We decided to celebrate by going away for a weekend without the children which we have done so rarely in the last ten years. (I was pregnant with our first son on our first anniversary, so technically we haven’t yet had an anniversary on our own).

We looked at various different options but settled on a weekend in London. On the Friday morning we travelled down on the train, stayed at a really nice hotel close to Tower Bridge (with swimming pool and spar), had a champagne flight on the London Eye and went to see Phantom of the Opera at the theatre. All in all a wonderful and memorable occasion.

I enjoy going to visit London because for nine years I used to live there. I’ve always had a fascination for our capital city and decided to go to polytechnic in north London when I was 18. I didn’t come back to the north west until I was 27. I lived in a variety of places and had so many experiences there that I can barely remember them all. But sitting on the tube and exploring places where I used to go or live brought a lot of them back to me. On the Saturday we got the tube to Richmond where I used to live and work and then followed the river all the way round to Chiswick; also a place I have lived in.

It was really weird, as though those things had happened to a different person in another lifetime and I found it really hard to reconcile the person I am now to the person I was then.

I’m not saying that I’m unhappy with my life or how things have turned out just that the years have flown by so quickly. In my head I’m still in my early twenties and sometimes it comes as a bit of a shock to realise that I’m actually in my early forties (despite the continual reminders from my boys).

I also began to think about all the time I wasted when I was down there, when I should have been out and about and making the most of the attractions of such a wonderful city and its made me more determined to make the most of what I have here, especially now the sun has started to shine.

Have you had any profound or thought provoking experiences recently?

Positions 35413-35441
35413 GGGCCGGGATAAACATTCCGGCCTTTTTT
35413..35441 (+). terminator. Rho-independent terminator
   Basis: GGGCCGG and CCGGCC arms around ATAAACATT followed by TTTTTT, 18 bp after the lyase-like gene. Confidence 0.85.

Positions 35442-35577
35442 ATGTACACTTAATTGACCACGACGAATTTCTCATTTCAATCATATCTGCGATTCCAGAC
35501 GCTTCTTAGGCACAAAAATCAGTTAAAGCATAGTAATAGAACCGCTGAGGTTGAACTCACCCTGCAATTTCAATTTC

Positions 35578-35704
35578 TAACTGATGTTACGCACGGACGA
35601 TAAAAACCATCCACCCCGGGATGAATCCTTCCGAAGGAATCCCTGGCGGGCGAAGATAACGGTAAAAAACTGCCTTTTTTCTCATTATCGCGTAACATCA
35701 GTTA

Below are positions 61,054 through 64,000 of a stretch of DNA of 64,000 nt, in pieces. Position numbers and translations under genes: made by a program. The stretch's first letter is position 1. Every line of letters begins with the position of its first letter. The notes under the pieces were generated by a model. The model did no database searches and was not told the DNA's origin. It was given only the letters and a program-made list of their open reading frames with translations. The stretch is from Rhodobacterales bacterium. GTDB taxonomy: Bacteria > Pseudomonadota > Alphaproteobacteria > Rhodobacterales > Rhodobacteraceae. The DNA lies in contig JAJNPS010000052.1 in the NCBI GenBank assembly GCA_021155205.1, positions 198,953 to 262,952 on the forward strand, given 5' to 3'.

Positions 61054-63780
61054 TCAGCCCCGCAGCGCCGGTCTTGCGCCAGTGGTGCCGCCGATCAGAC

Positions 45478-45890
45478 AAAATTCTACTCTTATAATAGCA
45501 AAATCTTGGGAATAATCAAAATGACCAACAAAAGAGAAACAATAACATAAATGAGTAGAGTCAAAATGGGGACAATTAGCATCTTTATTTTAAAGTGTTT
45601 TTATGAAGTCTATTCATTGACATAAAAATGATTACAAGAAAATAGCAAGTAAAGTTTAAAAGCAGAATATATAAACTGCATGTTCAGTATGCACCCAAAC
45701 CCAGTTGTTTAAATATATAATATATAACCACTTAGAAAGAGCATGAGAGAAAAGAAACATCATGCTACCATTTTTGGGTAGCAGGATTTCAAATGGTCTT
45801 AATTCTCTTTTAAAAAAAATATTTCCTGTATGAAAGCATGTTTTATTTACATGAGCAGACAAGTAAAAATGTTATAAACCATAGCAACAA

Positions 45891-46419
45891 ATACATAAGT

Wednesday, 14 April 2010

Aiming High

Hello to anyone out there.

I've been away from blogland for a while, mainly due to juggling Easter school holidays with work. I really wish that I had a term time only job, but then again at the moment I'm one of the lucky few who does have a job so I shouldn't really complain. But I'm back now and will try to be a bit more of a consistent blogger!

One of the questions which niggles me as an unpublished writer is: "Am I any good?" followed closely by: "Will I ever be any good?" and its those kind of questions which can drag you down and mean that you don't write anything at all. A self fulfilling prophecy is ever there was one!

But this Easter I was taught a lesson in self-belief from my 6 year old son.

He was telling me that he was sad because it was Good Friday and it was the day that Jesus died. My eldest son is about to take his first communion next month and little fella is taking a keen interest in everything his older brother is learning. He's actually one of the few children I know who enjoys going to church (I don't suppose it will last). So with his current interest at a high I casually asked if he wanted to be a priest when he grew up to which he promptly answered "no". I then asked him what he did want to be expecting the usual answer of a footballer or a chef.

So I was completely floored when his answer was "I want to be God". Now if that isn't aiming for the top I don't know what is.

So there you have it. If my six year old can aim to be God then becoming a published writer should be a piece of cake. Shouldn't it?

Perhaps if we all reach for the stars we may at least end up a little bit nearer to the sky.

Take care everyone out there and aim high. You know you want to.

Linda